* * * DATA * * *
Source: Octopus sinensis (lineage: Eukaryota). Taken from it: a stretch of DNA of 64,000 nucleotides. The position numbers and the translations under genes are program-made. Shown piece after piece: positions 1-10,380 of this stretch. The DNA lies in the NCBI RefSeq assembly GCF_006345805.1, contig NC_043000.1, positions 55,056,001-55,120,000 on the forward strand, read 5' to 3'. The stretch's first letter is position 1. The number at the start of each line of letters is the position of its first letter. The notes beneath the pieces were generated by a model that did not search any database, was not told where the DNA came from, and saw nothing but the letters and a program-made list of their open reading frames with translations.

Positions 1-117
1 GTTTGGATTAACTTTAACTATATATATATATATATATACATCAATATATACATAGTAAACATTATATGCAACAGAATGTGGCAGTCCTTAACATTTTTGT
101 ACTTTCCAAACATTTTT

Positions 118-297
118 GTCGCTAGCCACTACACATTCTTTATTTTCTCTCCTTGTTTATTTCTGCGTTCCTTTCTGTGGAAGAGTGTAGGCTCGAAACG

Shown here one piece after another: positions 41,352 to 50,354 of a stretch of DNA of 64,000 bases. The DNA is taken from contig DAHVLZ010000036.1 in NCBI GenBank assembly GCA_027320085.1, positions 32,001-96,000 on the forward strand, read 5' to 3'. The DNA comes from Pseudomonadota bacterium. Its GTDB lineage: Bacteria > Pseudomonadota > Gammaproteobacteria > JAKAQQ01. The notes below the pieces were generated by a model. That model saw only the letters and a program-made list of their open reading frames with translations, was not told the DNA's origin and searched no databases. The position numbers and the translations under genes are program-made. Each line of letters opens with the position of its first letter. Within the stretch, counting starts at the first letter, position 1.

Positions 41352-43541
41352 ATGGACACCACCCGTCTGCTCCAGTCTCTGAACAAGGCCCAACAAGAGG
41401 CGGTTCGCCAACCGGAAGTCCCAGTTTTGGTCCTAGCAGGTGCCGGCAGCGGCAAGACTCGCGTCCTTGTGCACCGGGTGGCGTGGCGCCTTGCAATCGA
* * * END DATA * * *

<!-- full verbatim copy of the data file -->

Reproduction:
Source: Octopus sinensis (lineage: Eukaryota). Taken from it: a stretch of DNA of 64,000 nucleotides. The position numbers and the translations under genes are program-made. Shown piece after piece: positions 1-10,380 of this stretch. The DNA lies in the NCBI RefSeq assembly GCF_006345805.1, contig NC_043000.1, positions 55,056,001-55,120,000 on the forward strand, read 5' to 3'. The stretch's first letter is position 1. The number at the start of each line of letters is the position of its first letter. The notes beneath the pieces were generated by a model that did not search any database, was not told where the DNA came from, and saw nothing but the letters and a program-made list of their open reading frames with translations.

Positions 1-117
1 GTTTGGATTAACTTTAACTATATATATATATATATATACATCAATATATACATAGTAAACATTATATGCAACAGAATGTGGCAGTCCTTAACATTTTTGT
101 ACTTTCCAAACATTTTT

Positions 118-297
118 GTCGCTAGCCACTACACATTCTTTATTTTCTCTCCTTGTTTATTTCTGCGTTCCTTTCTGTGGAAGAGTGTAGGCTCGAAACG

Shown here one piece after another: positions 41,352 to 50,354 of a stretch of DNA of 64,000 bases. The DNA is taken from contig DAHVLZ010000036.1 in NCBI GenBank assembly GCA_027320085.1, positions 32,001-96,000 on the forward strand, read 5' to 3'. The DNA comes from Pseudomonadota bacterium. Its GTDB lineage: Bacteria > Pseudomonadota > Gammaproteobacteria > JAKAQQ01. The notes below the pieces were generated by a model. That model saw only the letters and a program-made list of their open reading frames with translations, was not told the DNA's origin and searched no databases. The position numbers and the translations under genes are program-made. Each line of letters opens with the position of its first letter. Within the stretch, counting starts at the first letter, position 1.

Positions 41352-43541
41352 ATGGACACCACCCGTCTGCTCCAGTCTCTGAACAAGGCCCAACAAGAGG
41401 CGGTTCGCCAACCGGAAGTCCCAGTTTTGGTCCTAGCAGGTGCCGGCAGCGGCAAGACTCGCGTCCTTGTGCACCGGGTGGCGTGGCGCCTTGCAATCGA